The 5 Cs of Email Writing
Written by- Kamini Taneja, Academic Manager, British Council.
‘Please do the needful and revert back asap.’
Sounds familiar, doesn’t it? We see sentences like these in emails all the time. However, it’s not the most effective way to write since it doesn’t state what needs to be done and by when.
Emails need to be written as clearly as possible to avoid causing confusion, especially when transacting with partners/stakeholders overseas. A common complaint among Learning and Development managers is that their team members, while excellent in technical skills, can’t communicate successfully in writing. This leads to a lot of time being spent correcting and proofreading emails before they are sent out. This is especially true when emails are written to senior managers or important stakeholders. Furthermore, it has a negative impact on employee productivity and decreases efficiency.
Business communication is heavily reliant on emails – an indispensable tool in the business world today. So let’s look at the 5 Cs of email writing.
Complete: This is about stating your purpose up front and providing the right amount of information. It is a good idea to explicitly state what action will follow and when, and who will do it.
For example, let’s look at an email that starts with the sentence ‘I am writing to enquire about the new photocopier model manufactured at NEWX.’ Is the purpose/reason for writing clear or obvious? We usually state the reason for writing in the opening sentence of the email. It is also vital that all information is logically presented in the message.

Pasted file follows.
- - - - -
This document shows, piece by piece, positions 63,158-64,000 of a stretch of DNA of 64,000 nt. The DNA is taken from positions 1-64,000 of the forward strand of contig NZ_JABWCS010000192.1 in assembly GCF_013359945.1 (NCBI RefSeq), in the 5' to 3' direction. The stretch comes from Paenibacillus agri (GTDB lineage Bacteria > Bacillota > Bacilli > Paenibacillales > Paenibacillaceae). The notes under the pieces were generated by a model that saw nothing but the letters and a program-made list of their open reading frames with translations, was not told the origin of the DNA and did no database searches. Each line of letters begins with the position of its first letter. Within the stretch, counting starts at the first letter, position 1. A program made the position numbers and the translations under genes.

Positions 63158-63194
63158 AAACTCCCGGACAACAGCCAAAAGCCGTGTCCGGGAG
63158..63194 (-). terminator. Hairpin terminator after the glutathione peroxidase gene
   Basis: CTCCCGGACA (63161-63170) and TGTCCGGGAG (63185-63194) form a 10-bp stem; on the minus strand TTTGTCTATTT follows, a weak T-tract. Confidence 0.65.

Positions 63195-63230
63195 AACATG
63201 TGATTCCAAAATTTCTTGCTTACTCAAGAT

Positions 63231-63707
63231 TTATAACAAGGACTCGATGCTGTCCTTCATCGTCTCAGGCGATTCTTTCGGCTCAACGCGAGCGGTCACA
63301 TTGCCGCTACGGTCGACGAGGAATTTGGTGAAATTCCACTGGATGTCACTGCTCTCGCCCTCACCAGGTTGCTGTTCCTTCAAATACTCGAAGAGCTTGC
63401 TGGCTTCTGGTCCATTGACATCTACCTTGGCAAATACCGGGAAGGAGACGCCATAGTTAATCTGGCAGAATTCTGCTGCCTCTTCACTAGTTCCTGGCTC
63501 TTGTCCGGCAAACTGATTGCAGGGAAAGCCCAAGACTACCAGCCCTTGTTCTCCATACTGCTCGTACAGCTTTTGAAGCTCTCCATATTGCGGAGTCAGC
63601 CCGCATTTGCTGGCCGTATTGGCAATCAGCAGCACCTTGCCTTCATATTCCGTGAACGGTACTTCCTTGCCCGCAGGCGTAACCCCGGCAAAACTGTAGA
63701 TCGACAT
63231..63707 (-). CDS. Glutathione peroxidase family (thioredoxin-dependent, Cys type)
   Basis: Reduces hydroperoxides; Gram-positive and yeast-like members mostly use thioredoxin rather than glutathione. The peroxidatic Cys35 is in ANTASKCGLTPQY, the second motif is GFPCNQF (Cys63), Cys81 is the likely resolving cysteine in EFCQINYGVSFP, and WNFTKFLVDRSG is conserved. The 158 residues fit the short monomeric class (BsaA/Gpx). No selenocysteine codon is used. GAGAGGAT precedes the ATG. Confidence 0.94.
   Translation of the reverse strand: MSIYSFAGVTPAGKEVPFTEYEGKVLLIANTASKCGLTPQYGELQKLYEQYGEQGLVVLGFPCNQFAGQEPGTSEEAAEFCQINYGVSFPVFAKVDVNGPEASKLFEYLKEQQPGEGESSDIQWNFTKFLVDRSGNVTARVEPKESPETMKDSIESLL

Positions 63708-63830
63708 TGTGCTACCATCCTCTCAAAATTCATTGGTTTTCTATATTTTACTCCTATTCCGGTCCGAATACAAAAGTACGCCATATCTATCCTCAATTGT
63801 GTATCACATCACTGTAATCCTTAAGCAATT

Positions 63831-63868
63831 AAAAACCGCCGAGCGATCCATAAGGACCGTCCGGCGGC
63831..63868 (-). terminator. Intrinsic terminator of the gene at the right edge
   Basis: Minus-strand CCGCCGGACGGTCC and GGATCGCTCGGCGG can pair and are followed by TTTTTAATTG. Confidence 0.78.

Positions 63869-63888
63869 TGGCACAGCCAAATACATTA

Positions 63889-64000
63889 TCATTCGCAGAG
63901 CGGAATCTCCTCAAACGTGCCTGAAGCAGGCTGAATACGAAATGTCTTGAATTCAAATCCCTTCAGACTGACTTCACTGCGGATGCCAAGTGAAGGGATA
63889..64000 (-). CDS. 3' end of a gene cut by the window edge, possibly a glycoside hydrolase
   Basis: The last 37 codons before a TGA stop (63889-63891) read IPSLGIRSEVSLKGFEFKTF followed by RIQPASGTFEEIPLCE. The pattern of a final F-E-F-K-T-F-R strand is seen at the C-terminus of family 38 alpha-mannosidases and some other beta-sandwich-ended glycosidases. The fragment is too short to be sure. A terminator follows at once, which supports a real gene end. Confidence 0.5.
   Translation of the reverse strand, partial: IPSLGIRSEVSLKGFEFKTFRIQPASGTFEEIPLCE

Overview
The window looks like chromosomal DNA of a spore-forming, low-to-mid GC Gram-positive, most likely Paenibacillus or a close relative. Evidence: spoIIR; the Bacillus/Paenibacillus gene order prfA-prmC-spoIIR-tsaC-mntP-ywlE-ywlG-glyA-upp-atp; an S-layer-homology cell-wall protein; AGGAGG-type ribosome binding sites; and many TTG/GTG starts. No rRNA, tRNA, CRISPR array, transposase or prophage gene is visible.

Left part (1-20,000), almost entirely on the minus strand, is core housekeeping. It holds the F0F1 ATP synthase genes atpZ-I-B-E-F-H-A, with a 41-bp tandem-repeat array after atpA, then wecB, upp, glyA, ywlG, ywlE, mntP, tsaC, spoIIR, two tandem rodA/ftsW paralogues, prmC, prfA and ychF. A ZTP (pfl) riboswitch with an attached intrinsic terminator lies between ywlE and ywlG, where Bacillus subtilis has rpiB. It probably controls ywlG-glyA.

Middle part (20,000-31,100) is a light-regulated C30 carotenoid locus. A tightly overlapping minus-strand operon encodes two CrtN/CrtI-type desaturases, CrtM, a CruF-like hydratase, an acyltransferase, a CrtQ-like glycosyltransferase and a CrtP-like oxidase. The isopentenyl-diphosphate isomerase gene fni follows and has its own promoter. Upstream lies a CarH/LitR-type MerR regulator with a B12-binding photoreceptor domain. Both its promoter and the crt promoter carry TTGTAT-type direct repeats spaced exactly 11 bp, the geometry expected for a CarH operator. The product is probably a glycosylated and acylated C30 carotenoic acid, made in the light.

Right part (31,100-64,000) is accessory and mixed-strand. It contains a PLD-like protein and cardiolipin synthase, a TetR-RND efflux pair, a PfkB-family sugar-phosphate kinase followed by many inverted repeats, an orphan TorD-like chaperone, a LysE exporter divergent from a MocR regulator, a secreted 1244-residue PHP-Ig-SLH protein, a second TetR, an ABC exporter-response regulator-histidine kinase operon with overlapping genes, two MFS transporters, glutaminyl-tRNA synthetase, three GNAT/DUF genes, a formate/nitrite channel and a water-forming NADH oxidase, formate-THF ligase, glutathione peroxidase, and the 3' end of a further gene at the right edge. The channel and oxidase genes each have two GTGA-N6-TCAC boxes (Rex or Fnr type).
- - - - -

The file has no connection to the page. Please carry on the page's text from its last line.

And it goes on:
Clear: This relates to using specific language. Which of these sentences specify exactly what action is required from the reader?
- We might extend the deadline to some extent on the condition that necessary measures are taken in a timely fashion.
- You now have until 31st March to remove all machinery from the site.
Additionally, using linking words, paragraphs to logically connect ideas is of utmost importance.
Correct: Let’s consider these sentences: ‘I received many informations from you last week.’ or ‘I have received a letter from you on Monday.’
Can you spot any errors in these sentences?
You got that right – information is an uncountable noun so doesn’t take a ‘s’.
The second sentence can be written as ‘I received the letter on Monday.’ We use the past simple to state completed actions in the past (i.e. the action of receiving the letter is complete). The use of present perfect, in this case, brings together two contradictory elements: I have received the letter (recently received the letter) on Monday (with a past time phrase, time that is complete and over).
Grammatical accuracy plays a big part in how you come across to the reader and if the message was received as intended. Remember, words are powerful, but the right words are dynamite.
Concise: It is important to use short sentences (15-20 words). Take a lo at this sentence:
The recommendation I have, and this is the area which I will now address in this section, is that relating to the issue of whether we need to provide refreshment for the employees of our company. It being my considered opinion that in fact, it would save time if the aforementioned meal could be provided by our company rather than having the employees go outside for any eventual refreshment.
The importance of keeping it simple and concise cannot be stressed enough when drafting crisp and easy to understand messages. Sentence length and “big” words can distort the message. Besides, who has the time to read long-winded emails! A better sentence is:
In order to save time, my recommendation is to provide refreshment to all staff in the office rather than having them go out.
Courteous: Our relationship with the reader influences our choice of language (formal/informal). When talking to your reader, you need to tailor your writing to fit their specific needs. One needs to consider what the tone of the message is and strike the right level of formality.
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